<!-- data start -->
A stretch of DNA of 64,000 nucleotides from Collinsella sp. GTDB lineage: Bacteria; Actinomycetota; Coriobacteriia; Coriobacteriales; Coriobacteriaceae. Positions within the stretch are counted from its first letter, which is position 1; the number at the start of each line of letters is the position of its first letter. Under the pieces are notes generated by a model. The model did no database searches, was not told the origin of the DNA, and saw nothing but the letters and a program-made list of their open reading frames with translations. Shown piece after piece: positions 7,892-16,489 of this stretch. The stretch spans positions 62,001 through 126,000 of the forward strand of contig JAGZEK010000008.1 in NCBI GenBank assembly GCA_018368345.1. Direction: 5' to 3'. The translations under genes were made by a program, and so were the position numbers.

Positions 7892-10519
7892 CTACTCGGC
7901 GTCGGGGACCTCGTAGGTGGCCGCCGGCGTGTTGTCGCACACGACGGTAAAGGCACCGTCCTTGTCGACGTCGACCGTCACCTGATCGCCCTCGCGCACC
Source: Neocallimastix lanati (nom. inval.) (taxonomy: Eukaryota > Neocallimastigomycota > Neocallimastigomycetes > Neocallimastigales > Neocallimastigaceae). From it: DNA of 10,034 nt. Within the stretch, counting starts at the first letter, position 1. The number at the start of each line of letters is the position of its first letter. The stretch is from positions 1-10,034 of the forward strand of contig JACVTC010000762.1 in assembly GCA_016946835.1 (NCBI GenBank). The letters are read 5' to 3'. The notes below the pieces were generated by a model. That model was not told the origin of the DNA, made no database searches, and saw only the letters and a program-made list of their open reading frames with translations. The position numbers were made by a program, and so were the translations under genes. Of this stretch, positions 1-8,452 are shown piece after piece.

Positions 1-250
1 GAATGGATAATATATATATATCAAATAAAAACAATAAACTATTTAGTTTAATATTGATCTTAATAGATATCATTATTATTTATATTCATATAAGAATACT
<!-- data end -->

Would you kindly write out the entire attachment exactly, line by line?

A stretch of DNA of 64,000 nucleotides from Collinsella sp. GTDB lineage: Bacteria; Actinomycetota; Coriobacteriia; Coriobacteriales; Coriobacteriaceae. Positions within the stretch are counted from its first letter, which is position 1; the number at the start of each line of letters is the position of its first letter. Under the pieces are notes generated by a model. The model did no database searches, was not told the origin of the DNA, and saw nothing but the letters and a program-made list of their open reading frames with translations. Shown piece after piece: positions 7,892-16,489 of this stretch. The stretch spans positions 62,001 through 126,000 of the forward strand of contig JAGZEK010000008.1 in NCBI GenBank assembly GCA_018368345.1. Direction: 5' to 3'. The translations under genes were made by a program, and so were the position numbers.

Positions 7892-10519
7892 CTACTCGGC
7901 GTCGGGGACCTCGTAGGTGGCCGCCGGCGTGTTGTCGCACACGACGGTAAAGGCACCGTCCTTGTCGACGTCGACCGTCACCTGATCGCCCTCGCGCACC
Source: Neocallimastix lanati (nom. inval.) (taxonomy: Eukaryota > Neocallimastigomycota > Neocallimastigomycetes > Neocallimastigales > Neocallimastigaceae). From it: DNA of 10,034 nt. Within the stretch, counting starts at the first letter, position 1. The number at the start of each line of letters is the position of its first letter. The stretch is from positions 1-10,034 of the forward strand of contig JACVTC010000762.1 in assembly GCA_016946835.1 (NCBI GenBank). The letters are read 5' to 3'. The notes below the pieces were generated by a model. That model was not told the origin of the DNA, made no database searches, and saw only the letters and a program-made list of their open reading frames with translations. The position numbers were made by a program, and so were the translations under genes. Of this stretch, positions 1-8,452 are shown piece after piece.

Positions 1-250
1 GAATGGATAATATATATATATCAAATAAAAACAATAAACTATTTAGTTTAATATTGATCTTAATAGATATCATTATTATTTATATTCATATAAGAATACT